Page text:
Euro Tour To Look “Radically Different” Post-Pandemic

On the same day that the PGA Tour reportedly came down on an early-June restart to the 2020 season, The Telegraph reported that the Tour’s counterpart in Europe was bracing its membership for some difficult realities.

Obtaining a pair of memos sent to players, European Tour chief executive Keith Pelley warned of “radically different” infrastructure and reduced prize funds.

“Our Tour has enjoyed a significant period of growth in recent years, in terms of prize funds, playing opportunities and the overall standard of our events, as well as our broadcast product,” Pelley wrote. “The impact of Coronavirus has stopped this rapid momentum in its tracks, and it will, in fact, require us to reassess many elements.

“You should therefore be prepared that when we do resume playing, the schedule and the infrastructure of tournaments could look radically different from what you have been used to. Many of the things you have become accustomed to, such as top-class players’ lounges or courtesy car services will most likely assume a different appearance, if indeed they are present at all.

“Prize funds will also most likely be different… The reality is, the pandemic  is going to have a profound impact on the Tour financially, as well as many of our partners, both in the sponsorship and broadcast areas.”

Pelley, in reference to the PGA Tour’s cash advance plan, said the European Tour “simply (is) not in a position to be able to do that.” He said that workers at Tour headquarters had been furloughed and executives such as himself had taken pay cuts.

In stark contrast to the PGA Tour’s early-June restart, Pelley offered a hypothetical timeline for events to begin in the beginning of September, which would allow for 16 weeks to get as much golf in as possible between then and Christmas.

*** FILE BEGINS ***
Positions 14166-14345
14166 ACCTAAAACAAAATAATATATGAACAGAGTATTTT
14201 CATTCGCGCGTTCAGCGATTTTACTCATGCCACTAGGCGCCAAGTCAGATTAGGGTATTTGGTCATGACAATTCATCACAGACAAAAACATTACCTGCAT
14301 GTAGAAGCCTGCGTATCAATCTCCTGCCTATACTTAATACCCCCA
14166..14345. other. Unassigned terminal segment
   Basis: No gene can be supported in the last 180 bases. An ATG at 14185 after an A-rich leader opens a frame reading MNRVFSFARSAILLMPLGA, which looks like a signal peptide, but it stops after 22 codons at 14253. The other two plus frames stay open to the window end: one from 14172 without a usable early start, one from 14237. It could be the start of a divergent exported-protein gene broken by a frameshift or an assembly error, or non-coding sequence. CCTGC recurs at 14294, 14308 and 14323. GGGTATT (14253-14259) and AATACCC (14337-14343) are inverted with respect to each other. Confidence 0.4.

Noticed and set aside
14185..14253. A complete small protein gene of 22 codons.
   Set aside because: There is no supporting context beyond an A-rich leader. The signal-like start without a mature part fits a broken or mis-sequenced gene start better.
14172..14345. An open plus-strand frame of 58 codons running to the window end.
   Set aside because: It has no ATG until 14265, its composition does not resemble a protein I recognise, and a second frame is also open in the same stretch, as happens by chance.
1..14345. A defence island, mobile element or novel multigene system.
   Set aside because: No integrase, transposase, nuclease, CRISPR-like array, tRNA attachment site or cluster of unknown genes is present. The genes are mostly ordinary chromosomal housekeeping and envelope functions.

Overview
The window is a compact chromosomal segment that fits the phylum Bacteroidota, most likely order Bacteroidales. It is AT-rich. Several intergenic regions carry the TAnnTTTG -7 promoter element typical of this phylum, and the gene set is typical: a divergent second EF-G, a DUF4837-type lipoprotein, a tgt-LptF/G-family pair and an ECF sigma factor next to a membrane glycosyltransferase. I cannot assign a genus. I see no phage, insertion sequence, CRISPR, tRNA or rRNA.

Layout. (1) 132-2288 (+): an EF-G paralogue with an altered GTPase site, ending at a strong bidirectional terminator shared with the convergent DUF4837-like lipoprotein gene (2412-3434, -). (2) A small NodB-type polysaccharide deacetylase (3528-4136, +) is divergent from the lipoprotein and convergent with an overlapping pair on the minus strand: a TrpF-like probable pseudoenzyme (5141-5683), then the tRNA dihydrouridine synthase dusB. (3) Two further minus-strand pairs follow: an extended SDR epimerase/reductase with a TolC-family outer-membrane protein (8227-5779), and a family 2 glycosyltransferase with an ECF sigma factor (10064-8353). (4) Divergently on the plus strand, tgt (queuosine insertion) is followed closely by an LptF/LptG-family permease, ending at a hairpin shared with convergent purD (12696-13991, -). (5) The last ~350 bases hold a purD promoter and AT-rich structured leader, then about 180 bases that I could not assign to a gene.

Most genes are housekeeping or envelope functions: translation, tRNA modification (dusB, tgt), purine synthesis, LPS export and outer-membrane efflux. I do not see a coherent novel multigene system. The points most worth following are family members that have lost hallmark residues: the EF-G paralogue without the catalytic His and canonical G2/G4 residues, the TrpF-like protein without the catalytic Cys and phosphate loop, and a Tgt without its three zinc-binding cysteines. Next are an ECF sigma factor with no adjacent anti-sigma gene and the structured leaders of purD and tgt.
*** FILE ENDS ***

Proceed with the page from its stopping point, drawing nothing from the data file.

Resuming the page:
“Let us say that we are given the go-ahead by governments and health authorities to resume play in the first week of September,” Pelley wrote to players this week. “That gives us 16 weeks between then and Christmas week to try and play as many tournaments as possible. But it doesn’t simply mean 16 tournaments.

“We are looking at options such as (a) multiple tournaments in the same location; (b) two tournaments in the same week or three in a fortnight, or (c) three or four tournaments back-to-back in the UK with a 14-day ‘quarantine’ period ahead of that to allow players not from the UK to come over and self-isolate in advance, if that health requirement is still in place then.

“I pinpoint the UK as the financial reality is that our UK events, in addition to our Rolex Series tournaments, are the most critical ones to try and stage to meet the demands of our broadcast contracts, particularly from our primary broadcaster Sky Sports. We will also play behind closed doors if necessary.”

Pelley also warned that the schedule in the years to come will likely look different than what has become the accepted modus operandi of the Tour in recent years.

“We are doing everything we possibly can to come through this, but be prepared that the 2021 schedule may look profoundly different to the 2019 or the 2018 schedule,” Pelley wrote. “This is  difficult for all of us to face after the tireless work we have all undertaken to grow our Tour over the last five years, but this is the new reality.”